What exactly is a capital asset, what makes it different from other assets and how does it fit into your business?

This guide will cover:

  • What a capital asset is and how it works
  • When an item becomes a capital asset
  • How to record your capital assets
  • What depreciation means
  • What capital allowances are
  • How to claim capital allowances

What a capital asset is and how it works

Capital assets (sometimes called fixed assets) are usually any piece of equipment you use in your business that is useful for more than a year. If you’re a freelance writer, that asset would be your laptop, desk and chair. If you’re a contractor, your capital assets would be your tools, van and other equipment you use on your jobs. 

These assets are called capital assets because you have to spend money on them as part of your business operations. Your capital is money you have available to run your business operations. Since you also need the assets for your daily operations, they become capital assets. However, capital assets are not part of your day-to-day costs like heating and power. They are also called ‘fixed’ assets as you’ll use them regularly over the long term.

When an item becomes a capital asset

There’s no set price limit at which an asset becomes a capital asset. However, to qualify as a capital asset, you must own the item mainly for its role in keeping your business alive. Some things that you use both for work and personal purposes may not qualify. For example, if you own a car that doubles as your private car and a company vehicle to visit clients. 

Whether an item qualifies as a capital asset also depends on the size of your company. For a one-person business, spending £600-£1,000 on a new laptop could be a significant enough transaction to be a capital asset. 

However, for a large company with several employees, this kind of cost would only be a regular running expense (regular business costs like rent, utility bills, etc.).

How to record your capital assets

Since capital assets are useful long term, you record them on your balance sheet (also called a statement of financial position). The balance sheet provides a snapshot of your assets and liabilities to determine the business financial position. 

However, every year you’ll use up some of the asset’s value, meaning that if you try to sell it, you won’t get as much for it as you paid when you bought it. You’ll need to deduct a bit of the total value to allow for this loss. 

This is called ‘depreciation’ and you can work it out as a percentage of the total cost of your capital asset or as a percentage of the asset’s value at the start of the year. We’ll explain more about depreciation below.

What deprecation means

Depreciation is an accounting method where you allocate the cost of a physical asset to match its useful life or life expectancy. In other words, depreciation describes how much of an asset’s value has been used up.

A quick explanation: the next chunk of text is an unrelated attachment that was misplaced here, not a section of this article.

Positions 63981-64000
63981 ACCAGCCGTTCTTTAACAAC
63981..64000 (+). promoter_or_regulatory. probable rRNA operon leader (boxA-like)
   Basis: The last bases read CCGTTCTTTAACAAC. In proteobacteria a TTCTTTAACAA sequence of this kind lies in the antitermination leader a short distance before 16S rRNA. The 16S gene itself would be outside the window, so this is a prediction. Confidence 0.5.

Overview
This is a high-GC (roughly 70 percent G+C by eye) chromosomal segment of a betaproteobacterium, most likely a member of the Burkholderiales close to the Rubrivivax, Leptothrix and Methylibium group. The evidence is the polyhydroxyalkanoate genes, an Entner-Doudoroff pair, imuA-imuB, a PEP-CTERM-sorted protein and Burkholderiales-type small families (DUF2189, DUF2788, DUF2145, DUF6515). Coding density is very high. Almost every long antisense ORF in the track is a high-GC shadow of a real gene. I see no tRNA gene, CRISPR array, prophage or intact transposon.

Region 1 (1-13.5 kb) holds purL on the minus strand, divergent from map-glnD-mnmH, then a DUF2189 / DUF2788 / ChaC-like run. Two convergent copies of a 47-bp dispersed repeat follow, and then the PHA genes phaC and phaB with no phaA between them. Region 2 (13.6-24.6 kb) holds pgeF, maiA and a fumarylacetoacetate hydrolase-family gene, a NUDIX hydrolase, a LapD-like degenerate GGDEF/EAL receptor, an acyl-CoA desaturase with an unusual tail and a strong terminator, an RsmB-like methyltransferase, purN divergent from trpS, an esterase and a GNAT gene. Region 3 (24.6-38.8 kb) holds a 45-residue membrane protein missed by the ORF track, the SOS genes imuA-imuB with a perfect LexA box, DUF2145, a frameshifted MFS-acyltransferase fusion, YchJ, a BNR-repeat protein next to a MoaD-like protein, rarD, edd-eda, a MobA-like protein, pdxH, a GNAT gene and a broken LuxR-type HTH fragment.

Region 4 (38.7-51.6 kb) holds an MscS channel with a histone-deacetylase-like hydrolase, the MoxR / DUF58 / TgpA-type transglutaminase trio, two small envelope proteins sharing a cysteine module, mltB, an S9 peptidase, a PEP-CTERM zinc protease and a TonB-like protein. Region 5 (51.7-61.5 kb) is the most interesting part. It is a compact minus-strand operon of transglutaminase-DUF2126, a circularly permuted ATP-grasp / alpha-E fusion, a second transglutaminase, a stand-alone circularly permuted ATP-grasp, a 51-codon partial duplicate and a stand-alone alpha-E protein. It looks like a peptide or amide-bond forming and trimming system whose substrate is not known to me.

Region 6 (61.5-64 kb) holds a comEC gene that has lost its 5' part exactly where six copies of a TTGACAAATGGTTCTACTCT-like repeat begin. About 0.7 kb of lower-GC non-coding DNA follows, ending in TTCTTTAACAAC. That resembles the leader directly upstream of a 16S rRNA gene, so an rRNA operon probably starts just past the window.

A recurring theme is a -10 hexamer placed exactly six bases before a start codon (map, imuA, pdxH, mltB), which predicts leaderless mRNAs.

You can depreciate long-term assets for both tax and accounting purposes, like taking a tax deduction for the cost of the asset to reduce your taxable income. As such, depreciating assets helps you earn revenue from an asset while claiming a portion of the cost off your taxes every year it’s in use. Not accounting for depreciation could throw off your profit calculations

What capital allowances are

As we mentioned, you can deduct a portion of your taxes for capital assets. Tax relief on capital assets is called capital allowance. 

A capital allowance is an expense you may claim against your company’s taxable profit. You can claim capital allowances on most assets bought for use in your business, such as equipment, research costs, building renovations and so on.

What you can and can’t claim capital allowances for

You can claim capital allowances on items you need to run your business, which HMRC refers to as ‘plant and machinery’. In most cases, companies may deduct the full cost of items from their profits before tax using something called annual investment allowance (AIA).

However, sole traders with an annual income below £150,000 may be able to use the simpler cash basis system instead. 

What counts as plant and machinery

Plant and machinery includes:

  • Items you keep to use in your business, including cars
  • Parts of a building considered necessary, known as ‘integral features’
  • Some fixtures, such as fitted kitchens or bathroom suites
  • Building alterations to install other plant and machinery, not including repairs

What doesn’t count as plant and machinery

You cannot claim capital allowances on:

  • Items you lease (you must own them)
  • Buildings, including doors, gates, shutters, mains water and gas systems
  • Items used only for business entertainment, like a karaoke machine

How to claim capital allowances

When you’ve worked out your capital allowances, claim on your:

You can find out more about claiming capital allowances on GOV.UK.

How Countingup can help you manage your assets

The Countingup business current account is helping thousands of business owners across the UK to swiftly manage their financial data. The two in one app comes with free built-in accounting software that automates the time-consuming aspects of bookkeeping and taxes. You can view real-time insights into your business’ finances, profit and loss statements, tax estimates and more. 

You can also share your bookkeeping with your accountant instantly without worrying about duplication errors, data lags or inaccuracies. Seamless, simple, and straightforward!

Download the Countingup app to apply for your business current account in minutes. All you need is proof of ID and a selfie. Find out more here.

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